Welcome this new artisan spot to the River Market
Churi aims to highlight local creatives
Linzy Le and her husband Huy pose for a photo at their shop Churi. Find them at the River Market.
What some New Westies might remember as a creative space that showed off artisan chocolate from all over the world has become a different kind of creative space at the River Market.
Linzy Le takes a moment to admire the beautiful crochet handbags that hang just off to the side of her shop—one part of her space in the former home of Origins Chocolate Bar. (For those who are unaware, Origins is still in the Downtown core—you can find it at 6th and Victoria.)
She still can’t believe Churi—a shop that sells not just her handmade goods, but the goods of other local artisans—is now a reality. The shop was named after her and her husband Huy’s two dogs: a husky and a corgi.
“I still get goosebumps about [how this happened],” she tells The Anchor, as we sit in her beautifully curated shop: paper cards gilded in tones of red, yellow, gold, and blue beckon the curious to pop in and take a peek; rings, necklaces, and earrings glisten like stars below the shop’s lights. Across the way, candles stand ready to be taken home and lit, flanked by assorted small statues of a variety of textures and shapes.
In typical tight-knit New West neighbourhood fashion, it was one of the owners at Origins—Peter Jorgensen—who affirmed the idea of the shop for Le. She’d actually been on her way to an event at the River Market when everything began to fall into place.
"I started out doing the New West Craft Market,” Le says, adding that this was one of many she made stops at. “I remember one day me and my partner were driving to this market, and I was saying, ‘oh, I wish I could open a store here.’”
As fate would have it, Le’s table for the day was set up not all that far from Origins. Jorgensen stopped by to have a look.
“Peter was so sweet and so nice,” she recalls, as he explained that they were looking to have someone take over their River Market space in anticipation of their move. Le jumped at the opportunity—despite this being her first own brick-and-mortar store.
Churi’s model is becoming a commonplace option in the artisan world: for a fee, creatives are able to display their goods at her shop. The maker is able to choose how long they’d like to keep their items at the shop—this is negotiated between the shop’s owner and the artist.
“I know it’s really hard [to be an artist and a vendor]. You can go to markets and stuff, and sometimes it can be hard to sell…I’m happy I’m able to share my space with people who make beautiful things.” For Le, being able to provide this option at a fair price is a major tenet of her work. “I know the economy is not so great right now, and a lot of people struggle.”
And according to Le, locals have been receptive. Her biggest sellers as of recent have been pop-up cards—also called quilling cards—with removable inserts so that they can be used over and over again. “We sell these every day!” Le exclaims with a laugh. “[Customers] love it, they appreciate it.”
Linzy Le, right, poses with her husband in front of their River Market shop. The name ‘Churi’ was inspired by their two dogs.
Le hasn’t completely removed herself from creating: those bags we mentioned earlier played a major role in spreading the roots of her entrepreneurship.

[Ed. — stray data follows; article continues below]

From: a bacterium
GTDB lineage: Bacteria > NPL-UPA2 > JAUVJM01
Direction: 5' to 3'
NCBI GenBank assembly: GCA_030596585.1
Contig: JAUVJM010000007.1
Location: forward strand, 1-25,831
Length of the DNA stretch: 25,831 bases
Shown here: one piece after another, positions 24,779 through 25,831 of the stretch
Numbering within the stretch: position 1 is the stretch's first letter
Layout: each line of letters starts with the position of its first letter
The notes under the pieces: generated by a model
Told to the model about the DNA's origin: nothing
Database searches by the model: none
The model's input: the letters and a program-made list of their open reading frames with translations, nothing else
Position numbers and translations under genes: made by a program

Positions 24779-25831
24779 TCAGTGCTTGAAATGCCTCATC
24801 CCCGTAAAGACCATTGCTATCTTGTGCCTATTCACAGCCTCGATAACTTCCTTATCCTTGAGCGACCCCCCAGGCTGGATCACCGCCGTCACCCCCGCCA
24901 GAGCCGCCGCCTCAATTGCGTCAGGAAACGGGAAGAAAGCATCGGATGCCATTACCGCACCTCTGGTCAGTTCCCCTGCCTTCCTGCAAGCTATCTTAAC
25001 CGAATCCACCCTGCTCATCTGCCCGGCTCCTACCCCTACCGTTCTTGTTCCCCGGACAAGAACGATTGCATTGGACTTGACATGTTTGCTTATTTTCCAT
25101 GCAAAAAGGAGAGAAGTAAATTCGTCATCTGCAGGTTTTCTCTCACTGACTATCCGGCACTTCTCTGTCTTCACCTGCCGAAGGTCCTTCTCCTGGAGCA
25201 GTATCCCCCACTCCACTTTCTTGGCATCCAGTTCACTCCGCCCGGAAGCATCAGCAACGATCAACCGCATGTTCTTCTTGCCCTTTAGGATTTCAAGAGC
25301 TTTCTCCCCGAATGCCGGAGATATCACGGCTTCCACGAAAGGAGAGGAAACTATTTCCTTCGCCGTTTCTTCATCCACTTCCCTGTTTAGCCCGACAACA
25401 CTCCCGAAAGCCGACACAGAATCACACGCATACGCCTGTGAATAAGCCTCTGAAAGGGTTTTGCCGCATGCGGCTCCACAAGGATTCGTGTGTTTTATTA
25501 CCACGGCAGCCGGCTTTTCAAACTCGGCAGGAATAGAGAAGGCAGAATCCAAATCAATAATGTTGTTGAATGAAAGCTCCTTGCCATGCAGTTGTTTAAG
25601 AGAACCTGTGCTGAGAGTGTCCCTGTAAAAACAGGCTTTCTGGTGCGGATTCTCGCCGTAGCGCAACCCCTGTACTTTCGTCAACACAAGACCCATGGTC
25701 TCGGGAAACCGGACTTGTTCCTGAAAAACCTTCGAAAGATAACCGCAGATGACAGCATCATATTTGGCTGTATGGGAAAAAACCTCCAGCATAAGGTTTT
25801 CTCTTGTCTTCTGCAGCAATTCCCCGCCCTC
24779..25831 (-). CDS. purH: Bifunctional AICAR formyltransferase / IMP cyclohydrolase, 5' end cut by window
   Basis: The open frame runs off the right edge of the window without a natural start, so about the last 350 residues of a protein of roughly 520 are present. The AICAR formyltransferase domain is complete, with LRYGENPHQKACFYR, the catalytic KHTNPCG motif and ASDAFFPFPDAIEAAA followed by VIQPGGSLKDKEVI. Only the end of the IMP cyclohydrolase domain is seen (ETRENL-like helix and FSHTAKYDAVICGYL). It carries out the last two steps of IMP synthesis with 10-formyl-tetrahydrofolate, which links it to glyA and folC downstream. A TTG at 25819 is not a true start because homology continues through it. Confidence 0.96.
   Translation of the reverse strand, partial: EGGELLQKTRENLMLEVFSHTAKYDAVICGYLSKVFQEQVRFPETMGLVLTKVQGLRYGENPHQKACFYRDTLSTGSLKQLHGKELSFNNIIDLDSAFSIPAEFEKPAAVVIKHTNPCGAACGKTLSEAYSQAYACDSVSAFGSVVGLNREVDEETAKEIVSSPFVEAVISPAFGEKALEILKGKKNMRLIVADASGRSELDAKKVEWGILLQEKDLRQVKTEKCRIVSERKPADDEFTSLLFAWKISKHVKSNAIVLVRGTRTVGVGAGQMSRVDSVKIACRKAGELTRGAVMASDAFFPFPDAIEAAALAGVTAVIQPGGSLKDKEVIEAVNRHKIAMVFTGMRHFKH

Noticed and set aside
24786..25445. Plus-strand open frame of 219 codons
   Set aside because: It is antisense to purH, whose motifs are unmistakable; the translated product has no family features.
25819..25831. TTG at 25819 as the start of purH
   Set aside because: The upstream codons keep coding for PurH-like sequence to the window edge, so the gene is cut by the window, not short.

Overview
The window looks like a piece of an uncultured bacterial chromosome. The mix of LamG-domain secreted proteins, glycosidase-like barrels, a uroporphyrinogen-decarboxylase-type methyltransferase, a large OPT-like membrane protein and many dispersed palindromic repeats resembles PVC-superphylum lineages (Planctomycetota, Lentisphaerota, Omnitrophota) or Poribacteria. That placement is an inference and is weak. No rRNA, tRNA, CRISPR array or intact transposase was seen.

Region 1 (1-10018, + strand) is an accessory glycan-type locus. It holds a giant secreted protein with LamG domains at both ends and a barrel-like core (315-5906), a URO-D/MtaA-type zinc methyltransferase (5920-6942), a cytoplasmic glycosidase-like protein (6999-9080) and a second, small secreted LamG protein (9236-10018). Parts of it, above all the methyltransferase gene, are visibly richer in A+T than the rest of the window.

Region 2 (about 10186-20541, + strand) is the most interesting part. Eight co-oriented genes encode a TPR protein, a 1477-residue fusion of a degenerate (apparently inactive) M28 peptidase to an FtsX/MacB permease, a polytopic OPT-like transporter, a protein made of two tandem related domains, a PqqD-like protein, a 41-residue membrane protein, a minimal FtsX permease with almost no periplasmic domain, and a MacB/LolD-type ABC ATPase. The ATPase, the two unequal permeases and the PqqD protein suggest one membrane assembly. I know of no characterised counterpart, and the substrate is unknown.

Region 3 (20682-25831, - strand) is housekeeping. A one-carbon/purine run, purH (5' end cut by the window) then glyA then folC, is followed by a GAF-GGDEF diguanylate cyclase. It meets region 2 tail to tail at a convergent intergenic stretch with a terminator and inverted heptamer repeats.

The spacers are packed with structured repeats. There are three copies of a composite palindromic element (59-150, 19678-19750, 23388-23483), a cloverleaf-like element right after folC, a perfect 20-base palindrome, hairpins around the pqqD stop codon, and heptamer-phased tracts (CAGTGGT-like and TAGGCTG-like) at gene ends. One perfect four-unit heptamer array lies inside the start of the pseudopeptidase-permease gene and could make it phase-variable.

“My family is in textiles,” she explains, recalling some of the earliest exposures to the art and beauty of fabric in Vietnam. “We have been in the business for 20 plus years,” she adds, noting that while she loves it all, there’s a special place in her heart for weaving.
Le grabs one of her bags: a green crochet-style purse adorned with beautiful yellow sunflowers. To make one of these bags, she comes up with the designs, then connects with a small team of a handful of people. Depending on the bag’s style, size, and shape, it can take anywhere from one to two weeks just to make one bag.
“Crocheting, it takes a long time to make. So we have a manager who teaches people how to crochet, then we teach the design pattern.” In the case of the green sunflower bag, Le says they’d begin by crocheting a sunflower, then turn that sunflower into a square. The squares are connected together, handles are knitted—and you have a bag. “A lot of the [workers] are women in Vietnam who already have jobs, and then they work for us on their own time,” says Le, adding that it was also important for them to be able to do things comfortably at home, and at their own pace. “People can crochet whenever they want, whenever they are free.”
Today, Le and her husband Huy are excited to see what they’ve built. While the shop was only meant to stay within the old Origins space, the wares are spread out over two parts of the River Market. Both of them say they’ve made great friends with the other shop owners, and feel welcome.
“[If you want to create or start a business], just follow your heart. Two years, three years ago, even a few months ago I didn’t know what to do. We had to do our own research, we made mistakes, but we’d just do it. You will get to where you need to, eventually.”
You can visit Churi at the River Market seven days a week—they’re underneath the escalator connecting the first and second floor—tucked between Great Wall Tea Co. and Butterica.
Hey friend, you’ve made it to the end. Thanks for reading! We’re a tiny publication staffed by just one full-time person, and we could use your help.
Would you consider supporting our grassroots reporting for just $2 a week?
We love our community and want to be here for as long as possible. Thank you for supporting New West Anchor.